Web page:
Consumer prices rose substantially more last year than they did in 1998, but all of the acceleration of inflation was due to sharply higher energy prices, and the nation's core inflation rate declined to 1.9 percent in 1999, the lowest since 1965, the Labor Department reported yesterday.
For last month alone, the consumer price index increased 0.2 percent and the core portion of the index, which excludes volatile food and energy prices, inched up 0.1 percent.
"Inflation remains the dog that didn't bark," said Bruce Steinberg, chief economist at Merrill Lynch & Co. in New York. "For all those fearful that the U.S. economy is overheating, the reality is that core inflation fell to a [business] cycle low in 1999, the ninth year of a boom.
"Even more eye-catching, consumer goods prices actually deflated last year. The CPI for goods, excluding food, energy and tobacco, fell 0.4 percent during 1999, even while consumer spending was jumping 5.5 percent. We expect any slowdown in consumer demand to lead to even more price discounting."
Many forecasters, like Steinberg, expect just such a slowing in consumer spending this year. But unlike him, they nevertheless predict that last year's large increase in oil prices and rising wages will push up the nation's core inflation rate later this year. The Merrill Lynch forecast calls for inflation to edge lower with both overall inflation and the core rate to be less than 2 percent this year.
However, Federal Reserve Chairman Alan Greenspan said in a New York speech Thursday night that he is very concerned that if economic growth continues at an unsustainably fast pace, that sooner or later it is likely to cause inflation to get worse. Virtually all financial analysts expect Fed officials to raise their target for overnight interest rates by a quarter-percentage point at a policymaking session early next month.
Some analysts have speculated that the policymakers might want to increase the key rate by half a percentage point because there has been little apparent impact on growth from three quarter-point increases in the second half of last year. But with yesterday's benign report on inflation, that seems unlikely, other analysts said.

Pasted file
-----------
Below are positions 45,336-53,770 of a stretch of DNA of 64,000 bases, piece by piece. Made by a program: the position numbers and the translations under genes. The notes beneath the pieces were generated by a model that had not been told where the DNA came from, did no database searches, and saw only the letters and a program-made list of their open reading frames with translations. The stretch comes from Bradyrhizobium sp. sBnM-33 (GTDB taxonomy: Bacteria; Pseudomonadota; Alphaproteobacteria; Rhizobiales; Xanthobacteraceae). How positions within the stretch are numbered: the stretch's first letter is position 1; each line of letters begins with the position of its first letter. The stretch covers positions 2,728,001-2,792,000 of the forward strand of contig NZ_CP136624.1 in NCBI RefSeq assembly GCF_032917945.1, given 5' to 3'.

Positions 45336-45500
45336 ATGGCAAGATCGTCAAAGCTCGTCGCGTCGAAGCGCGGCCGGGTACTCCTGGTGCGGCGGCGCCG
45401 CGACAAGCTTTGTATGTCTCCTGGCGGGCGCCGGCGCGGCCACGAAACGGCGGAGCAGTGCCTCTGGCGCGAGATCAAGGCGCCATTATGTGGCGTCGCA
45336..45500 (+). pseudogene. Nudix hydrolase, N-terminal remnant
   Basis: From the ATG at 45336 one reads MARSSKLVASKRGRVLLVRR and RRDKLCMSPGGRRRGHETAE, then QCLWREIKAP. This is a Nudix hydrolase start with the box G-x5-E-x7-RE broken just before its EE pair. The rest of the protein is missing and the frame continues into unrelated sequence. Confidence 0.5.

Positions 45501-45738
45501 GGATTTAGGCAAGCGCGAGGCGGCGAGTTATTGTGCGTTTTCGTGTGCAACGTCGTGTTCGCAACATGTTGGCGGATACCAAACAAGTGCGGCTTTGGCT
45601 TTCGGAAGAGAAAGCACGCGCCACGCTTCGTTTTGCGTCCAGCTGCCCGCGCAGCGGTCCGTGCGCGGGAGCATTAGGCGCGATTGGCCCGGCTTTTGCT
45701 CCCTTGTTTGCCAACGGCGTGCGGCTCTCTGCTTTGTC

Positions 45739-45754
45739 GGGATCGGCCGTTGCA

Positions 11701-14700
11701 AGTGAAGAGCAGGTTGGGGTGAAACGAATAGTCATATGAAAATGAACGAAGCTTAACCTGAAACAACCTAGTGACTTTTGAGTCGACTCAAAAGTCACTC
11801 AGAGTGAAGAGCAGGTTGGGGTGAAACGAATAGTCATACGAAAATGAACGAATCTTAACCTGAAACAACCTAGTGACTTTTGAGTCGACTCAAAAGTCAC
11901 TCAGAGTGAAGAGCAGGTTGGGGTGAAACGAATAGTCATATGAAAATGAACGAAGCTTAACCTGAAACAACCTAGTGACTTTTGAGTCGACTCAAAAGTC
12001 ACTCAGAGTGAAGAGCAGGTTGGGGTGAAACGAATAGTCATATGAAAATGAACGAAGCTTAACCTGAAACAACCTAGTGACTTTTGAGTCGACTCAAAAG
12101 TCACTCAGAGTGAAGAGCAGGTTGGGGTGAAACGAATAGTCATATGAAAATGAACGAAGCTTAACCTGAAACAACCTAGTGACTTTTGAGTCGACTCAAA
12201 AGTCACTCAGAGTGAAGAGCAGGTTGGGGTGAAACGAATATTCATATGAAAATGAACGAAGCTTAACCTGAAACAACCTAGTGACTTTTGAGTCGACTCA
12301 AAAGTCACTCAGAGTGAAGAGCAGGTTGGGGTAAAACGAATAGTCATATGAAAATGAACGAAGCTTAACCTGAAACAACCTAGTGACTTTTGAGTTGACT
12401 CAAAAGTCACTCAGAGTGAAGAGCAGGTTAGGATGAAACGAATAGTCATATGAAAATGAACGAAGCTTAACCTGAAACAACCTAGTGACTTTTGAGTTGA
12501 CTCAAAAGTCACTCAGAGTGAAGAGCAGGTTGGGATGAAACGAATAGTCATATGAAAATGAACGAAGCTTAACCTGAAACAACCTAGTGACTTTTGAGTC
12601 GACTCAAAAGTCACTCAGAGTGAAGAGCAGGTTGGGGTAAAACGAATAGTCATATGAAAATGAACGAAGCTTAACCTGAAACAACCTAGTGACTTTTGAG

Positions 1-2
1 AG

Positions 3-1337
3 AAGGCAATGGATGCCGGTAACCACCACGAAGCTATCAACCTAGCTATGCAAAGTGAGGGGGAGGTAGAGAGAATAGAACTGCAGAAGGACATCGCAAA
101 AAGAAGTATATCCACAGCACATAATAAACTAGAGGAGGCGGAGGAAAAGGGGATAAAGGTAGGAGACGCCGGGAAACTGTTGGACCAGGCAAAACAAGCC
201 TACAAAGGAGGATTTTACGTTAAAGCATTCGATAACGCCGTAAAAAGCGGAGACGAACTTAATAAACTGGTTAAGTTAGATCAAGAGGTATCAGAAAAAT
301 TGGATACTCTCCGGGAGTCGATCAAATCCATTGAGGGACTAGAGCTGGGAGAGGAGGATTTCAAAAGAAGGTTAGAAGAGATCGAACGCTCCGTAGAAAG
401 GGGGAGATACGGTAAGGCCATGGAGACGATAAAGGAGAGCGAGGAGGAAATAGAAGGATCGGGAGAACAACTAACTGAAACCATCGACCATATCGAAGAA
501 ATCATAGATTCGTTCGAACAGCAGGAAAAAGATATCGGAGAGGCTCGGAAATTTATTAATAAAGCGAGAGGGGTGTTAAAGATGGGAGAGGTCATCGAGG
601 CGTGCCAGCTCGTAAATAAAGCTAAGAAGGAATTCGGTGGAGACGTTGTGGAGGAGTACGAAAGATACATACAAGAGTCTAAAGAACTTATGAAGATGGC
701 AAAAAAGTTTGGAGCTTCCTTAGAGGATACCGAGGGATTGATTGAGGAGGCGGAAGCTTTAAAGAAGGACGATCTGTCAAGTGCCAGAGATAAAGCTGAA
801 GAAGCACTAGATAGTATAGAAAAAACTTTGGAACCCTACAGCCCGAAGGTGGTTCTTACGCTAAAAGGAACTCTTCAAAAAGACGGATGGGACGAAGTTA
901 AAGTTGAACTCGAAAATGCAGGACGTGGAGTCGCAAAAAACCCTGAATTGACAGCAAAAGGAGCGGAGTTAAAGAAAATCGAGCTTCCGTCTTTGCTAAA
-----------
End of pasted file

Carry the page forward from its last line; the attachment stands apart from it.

According to the report, the overall CPI rose 2.7 percent last year, compared with only 1.6 percent in 1998. All of the acceleration was due to a big swing in energy prices from a decline of 8.8 percent in 1998 to an increase of 13.4 percent last year.
Gasoline prices at the pump, which rose 4.1 percent in December, were up 30.1 percent over the past 12 months. Nevertheless, the cost of a gallon of gasoline was still 6.1 percent lower than at its peak in November 1990. Fuel oil prices, which declined 15.2 percent in 1998, increased 30.9 percent in 1999, their largest annual advance since a 62 percent rise in 1979, the report said.
Food and beverage prices increased 2 percent last year, down from 2.3 percent in 1998. Housing costs rose slightly less, 2.2 percent compared with 2.3 percent. Apparel prices fell 0.5 percent last year, but that didn't quite match 1998's 0.7 percent decline. Recreation costs rose 0.8 percent, down from 1.2 percent in 1998.
On the other hand, medical care costs--which in the CPI include only consumers' out-of-pocket payments and not any costs paid by insurers--increased 3.7 percent, up from 3.4 percent the previous year. Similarly, education and communication prices rose more last year year, 1.6 percent, than 1998's 0.7 percent increase.
In a separate report, the Federal Reserve said its index of industrial production, which tracks the output of the nation's factories, mines and utilities, rose 0.4 percent last month with a surge in utility production accounting for a large share of the gain. Manufacturing output rose 0.2 percent, with most of that increase accounted for by high-tech items.
Ian Shephardson, chief U.S. economist for High Frequency Economics Ltd. in Valhalla, N.Y., said that even with last month's relatively small increase in manufacturing production, "output rose at a 7.3 percent annualized pace in the fourth quarter as a whole. This was the best performance for two years."
Industry surveys suggest "manufacturing output will continue to pick up, but this is the only sector [of the economy] with spare labor, so it poses no inflation threat," Shephardson said.
CAPTION: Still Moderate (This graphic was not available)